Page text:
Colombo (Agenzia Fides) - "Our silence is a request for transparency and justice: people need justice. The biggest problem in Sri Lanka today is corruption. The population has lost faith in the political class and its leaders and calls for the immediate resignation of the President and the Prime Minister. The Catholic Church is on the side of the people, the poor, the needy, the least, and those who struggle to survive today. We fight alongside them for the challenges of daily life.
We desire a sustainable, equitable, peaceful nation. Let us raise our prayers to God for the good of the country": This is what Fr. Basil Rohan Fernando, Nation Director of the Pontifical Mission Societies in Sri Lanka says, who took part in the silent protest march organized by the Archdiocese of Colombo on April 5. Priests, religious, faithful, nuns, young people marched peacefully through the streets of the city, expressing their disappointment and dissent towards the political management of the nation. Father Fernando notes to Fides: "We want honesty and responsibility from our politicians. We also ask the international community for special attention to help Sri Lanka recover and get out of this serious crisis, which affects human dignity". While in the nation there is a shortage of food, medicines, fuel, reports the National Director of the PMS, people queue endlessly, prices are skyrocketing, there is electricity for a few hours and the population is really exasperated. Urgent structural interventions are needed above all in the name of transparency and the trust that people have lost in the current rulers. This is why new elections are called for".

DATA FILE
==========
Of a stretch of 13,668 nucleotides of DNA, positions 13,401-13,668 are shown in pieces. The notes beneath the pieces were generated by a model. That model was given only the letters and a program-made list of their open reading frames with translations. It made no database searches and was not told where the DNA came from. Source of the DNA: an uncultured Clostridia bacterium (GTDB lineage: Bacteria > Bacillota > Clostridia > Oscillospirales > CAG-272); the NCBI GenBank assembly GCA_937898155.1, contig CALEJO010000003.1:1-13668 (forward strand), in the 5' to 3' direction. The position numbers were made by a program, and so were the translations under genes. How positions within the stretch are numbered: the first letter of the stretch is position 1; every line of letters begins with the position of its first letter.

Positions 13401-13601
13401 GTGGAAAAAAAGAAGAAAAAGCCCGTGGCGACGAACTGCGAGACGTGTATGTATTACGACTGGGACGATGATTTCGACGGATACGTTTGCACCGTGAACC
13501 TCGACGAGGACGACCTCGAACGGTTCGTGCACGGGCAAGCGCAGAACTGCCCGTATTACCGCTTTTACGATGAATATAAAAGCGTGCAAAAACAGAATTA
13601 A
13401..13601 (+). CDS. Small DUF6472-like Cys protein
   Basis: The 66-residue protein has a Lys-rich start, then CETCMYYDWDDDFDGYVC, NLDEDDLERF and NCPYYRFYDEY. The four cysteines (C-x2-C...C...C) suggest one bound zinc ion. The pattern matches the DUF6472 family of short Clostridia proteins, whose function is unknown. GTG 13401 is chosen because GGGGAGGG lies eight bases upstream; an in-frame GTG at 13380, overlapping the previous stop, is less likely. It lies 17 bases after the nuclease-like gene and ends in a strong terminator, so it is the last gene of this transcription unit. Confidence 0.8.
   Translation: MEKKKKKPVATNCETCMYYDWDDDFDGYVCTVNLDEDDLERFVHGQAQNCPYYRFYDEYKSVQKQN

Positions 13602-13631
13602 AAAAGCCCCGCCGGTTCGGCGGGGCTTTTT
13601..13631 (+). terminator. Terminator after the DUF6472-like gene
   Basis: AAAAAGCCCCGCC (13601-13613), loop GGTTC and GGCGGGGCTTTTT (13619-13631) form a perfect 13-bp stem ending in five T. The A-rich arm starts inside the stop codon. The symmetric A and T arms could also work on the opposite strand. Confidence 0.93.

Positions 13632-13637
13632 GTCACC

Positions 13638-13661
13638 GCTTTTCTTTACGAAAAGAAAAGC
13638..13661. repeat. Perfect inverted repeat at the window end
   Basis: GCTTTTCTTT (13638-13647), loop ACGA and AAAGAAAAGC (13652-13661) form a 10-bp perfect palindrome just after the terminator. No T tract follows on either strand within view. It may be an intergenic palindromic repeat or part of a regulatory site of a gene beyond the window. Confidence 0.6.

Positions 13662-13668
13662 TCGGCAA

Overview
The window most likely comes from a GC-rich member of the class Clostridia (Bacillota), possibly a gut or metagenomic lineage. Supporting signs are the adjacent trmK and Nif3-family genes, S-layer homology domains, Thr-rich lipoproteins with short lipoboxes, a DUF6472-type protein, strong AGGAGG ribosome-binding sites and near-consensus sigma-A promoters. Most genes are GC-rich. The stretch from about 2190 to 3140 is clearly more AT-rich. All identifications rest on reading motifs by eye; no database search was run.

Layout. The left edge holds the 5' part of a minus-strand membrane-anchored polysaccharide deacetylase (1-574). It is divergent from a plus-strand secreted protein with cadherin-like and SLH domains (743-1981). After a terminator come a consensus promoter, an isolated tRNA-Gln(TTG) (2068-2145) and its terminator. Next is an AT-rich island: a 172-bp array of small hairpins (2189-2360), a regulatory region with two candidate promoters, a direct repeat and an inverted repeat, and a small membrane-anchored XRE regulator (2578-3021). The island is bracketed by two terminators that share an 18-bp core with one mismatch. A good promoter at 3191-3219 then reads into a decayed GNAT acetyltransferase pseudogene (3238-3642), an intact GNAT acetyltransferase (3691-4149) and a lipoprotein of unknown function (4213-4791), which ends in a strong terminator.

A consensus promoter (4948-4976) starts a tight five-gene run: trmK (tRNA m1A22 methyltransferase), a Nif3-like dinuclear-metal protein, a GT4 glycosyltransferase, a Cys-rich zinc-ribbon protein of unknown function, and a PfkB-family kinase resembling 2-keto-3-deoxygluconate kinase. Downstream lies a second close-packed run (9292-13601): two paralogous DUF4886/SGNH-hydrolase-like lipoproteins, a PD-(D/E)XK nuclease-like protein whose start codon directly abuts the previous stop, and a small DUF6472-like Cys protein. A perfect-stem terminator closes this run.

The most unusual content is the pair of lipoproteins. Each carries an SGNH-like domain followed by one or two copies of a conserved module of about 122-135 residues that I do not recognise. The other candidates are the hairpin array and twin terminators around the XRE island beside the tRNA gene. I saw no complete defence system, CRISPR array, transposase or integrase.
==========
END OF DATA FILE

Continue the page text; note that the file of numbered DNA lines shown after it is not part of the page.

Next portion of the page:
The spokesman of the archdiocese of Colombo, Fr. Camillus Fernando, asked, on behalf of the Catholic Church, for "good leaders", stigmatizing "the short-sightedness of politics", urging "to choose the right people and take steps to ensure that the nation rises from this dangerous situation and that the future can be rebuilt, at all levels".
Protests and the escalation of the economic crisis have led to the resignation of 26 ministers in the current government, leaving only President Gotabaya Rajapaksa and his brother, Mahinda Rajapaksa, the Prime Minister, to manage current affairs.
Anti-government protests broke out in early March as Sri Lanka is experiencing the worst economic crisis in decades. The protesters accuse the government of poor management of the economy and of having created the currency crisis that have led to the shortage of essential goods such as fuel, cooking gas, milk, food, medicines.
In recent days, protests have at times turned violent and security forces deployed tear gas and water cannons. On April 1, the president declared a state of emergency in an attempt to quell protests, allowing the arrest and detention of suspects without a warrant, and limiting fundamental rights. During the state of emergency, authorities imposed a 36-hour curfew nationwide. Despite this, thousands of demonstrators, including students, continued to take to the streets. (PA) (Agenzia Fides, 7/4/2022)